In effect, the aftershocks have been no less spectacular. India withdrew the “Most Favoured Nation” status accorded to Pakistan, and raised the excise duty to 200%. India’s action to re-commence work on the dams on the Indus and other rivers has jolted Pakistan. Although indirect, the withdrawal of security to the separatist leaders in J&K has also been a setback to Pak interests. To the detriment of Pakistan, all the opposition parties in the Indian Parliament have also pledged support to the government. Through conscientious diplomatic effort, India has managed to get Pakistan isolated on the world stage. Even China, its all-weather friend has since maintained graveyard silence. The US called on Pakistan to immediately end the support and dismantle the safe haven provided to the terrorist groups operating from its soil. The invitation to India as the ‘Guest of Honour’ to the Organization of Islamic Cooperation (OIC) Meeting in Abu Dhabi has been the proverbial last straw that has broken the camel’s (read Pakistan’s) back.
Pakistan released Wing Commander Abhinandan Varthaman,
the IAF pilot who had landed up in Pak custody after ejecting from his fighter
aircraft. Although, Imran Khan said that it was a goodwill gesture to promote
peace, the fact is that an isolated Pakistan has succumbed to the cumulative
pressure created by India.
With its economy in shambles, Pakistan cannot afford to wage a full-scale war. Besides, a full-scale war can lead to its dismemberment; trouble is brewing in the country’s northwest. Pakistan now knows well the consequences of waging a proxy war against India. In one of his televised addresses recently, Imran Khan had spoken of possible ‘miscalculation’ by either side. If he was obliquely hinting at the possible use of nukes, he is also aware of India’s ability to absorb the first strike and India’s capability of a second strike. For sure, he is well aware of the asymmetry, too.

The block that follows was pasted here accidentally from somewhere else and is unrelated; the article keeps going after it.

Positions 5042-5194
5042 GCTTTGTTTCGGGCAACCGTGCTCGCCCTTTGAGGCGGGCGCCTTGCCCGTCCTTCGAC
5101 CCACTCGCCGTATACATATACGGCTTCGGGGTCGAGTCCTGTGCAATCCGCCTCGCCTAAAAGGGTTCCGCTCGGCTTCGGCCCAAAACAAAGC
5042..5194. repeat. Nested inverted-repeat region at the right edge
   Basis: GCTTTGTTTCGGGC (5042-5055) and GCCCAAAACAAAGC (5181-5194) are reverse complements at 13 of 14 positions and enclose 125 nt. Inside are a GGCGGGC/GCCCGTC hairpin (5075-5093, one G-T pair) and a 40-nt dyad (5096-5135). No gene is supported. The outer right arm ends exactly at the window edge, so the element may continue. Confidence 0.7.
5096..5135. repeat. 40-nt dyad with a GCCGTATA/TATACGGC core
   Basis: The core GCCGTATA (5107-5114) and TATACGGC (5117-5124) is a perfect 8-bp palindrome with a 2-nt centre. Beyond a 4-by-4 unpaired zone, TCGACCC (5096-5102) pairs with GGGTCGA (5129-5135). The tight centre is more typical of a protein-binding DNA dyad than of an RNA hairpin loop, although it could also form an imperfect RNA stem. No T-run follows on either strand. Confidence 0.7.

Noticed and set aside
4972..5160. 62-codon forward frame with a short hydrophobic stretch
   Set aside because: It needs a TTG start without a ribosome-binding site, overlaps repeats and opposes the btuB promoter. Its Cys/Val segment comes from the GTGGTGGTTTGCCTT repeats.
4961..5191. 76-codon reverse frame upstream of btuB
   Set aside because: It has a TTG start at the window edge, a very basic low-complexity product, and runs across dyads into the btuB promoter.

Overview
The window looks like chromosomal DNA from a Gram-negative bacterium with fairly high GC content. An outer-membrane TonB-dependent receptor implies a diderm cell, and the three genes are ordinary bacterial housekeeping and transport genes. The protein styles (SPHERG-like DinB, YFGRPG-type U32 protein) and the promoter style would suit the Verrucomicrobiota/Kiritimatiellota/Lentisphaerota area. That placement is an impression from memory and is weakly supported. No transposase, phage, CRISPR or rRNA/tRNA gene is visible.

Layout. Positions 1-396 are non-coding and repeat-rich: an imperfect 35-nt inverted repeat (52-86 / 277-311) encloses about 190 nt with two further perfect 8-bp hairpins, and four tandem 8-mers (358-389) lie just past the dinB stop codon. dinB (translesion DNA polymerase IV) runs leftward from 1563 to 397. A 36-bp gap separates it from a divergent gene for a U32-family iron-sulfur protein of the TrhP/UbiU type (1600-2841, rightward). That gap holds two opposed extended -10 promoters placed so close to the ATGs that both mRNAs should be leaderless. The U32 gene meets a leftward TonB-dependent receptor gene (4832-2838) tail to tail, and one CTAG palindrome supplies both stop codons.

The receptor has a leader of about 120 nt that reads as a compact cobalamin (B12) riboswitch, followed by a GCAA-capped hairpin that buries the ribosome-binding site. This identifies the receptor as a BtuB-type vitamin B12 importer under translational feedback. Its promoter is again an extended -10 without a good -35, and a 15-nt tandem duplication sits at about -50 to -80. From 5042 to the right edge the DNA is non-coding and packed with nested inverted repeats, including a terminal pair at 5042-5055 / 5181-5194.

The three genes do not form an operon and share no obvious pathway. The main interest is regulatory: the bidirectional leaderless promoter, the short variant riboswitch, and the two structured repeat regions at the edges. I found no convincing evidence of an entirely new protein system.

Sun Tzu says: “When you surround an army (read enemy), leave
an outlet free. This does not mean that the enemy is to be allowed to escape.
The object is to make him believe that there is a road to safety, and thus
prevent his fighting with the courage of despair.”
Has India left a road to safety for Pakistan?
India has left an option for Pakistan. Pakistan’s
road to safety (and peace for its people) is through handing over the likes of
Masood Azhar and Dawood Ibrahim to India, and to dismantle the terror training
camps flourishing in its backyard.
A Black Swan event has three attributes. First, it is (most) unexpected; cognition excludes any likelihood (at all) of its occurrence. Second, its outcome is spectacular. And the third, despite its unexpectedness, people get down to concocting explanations to justify its occurrence. These can be summed as rarity, extreme impact, and retrospective predictability. Nassim Nicholas Taleb, in his book, The Black Swan explains the concept.
Air raid on the terror camps in Balakot (Pakistan) by IAF fighters in the wee hours of February 26, 2019 displays these three attributes of a Black Swan event. The event was unexpected, keeping the feeble Indian response to similar provocations in the past: the Parliament Attack (2001), the Mumbai Terror Attack (2008), and the Pathankot Terror Strike (2016)… the list is long. And, even after the recent terror attack on the CRPF convoy in Pulwama, there was a view that India lacked the will to respond to such provocations. On that occasion, as always, whether India had a Strategic Culture to respond to provocations became a point of intellectual debate. I too had contributed my anna bit to the discourse (Read Rummaging Pulwama for India’s Strategic Culture).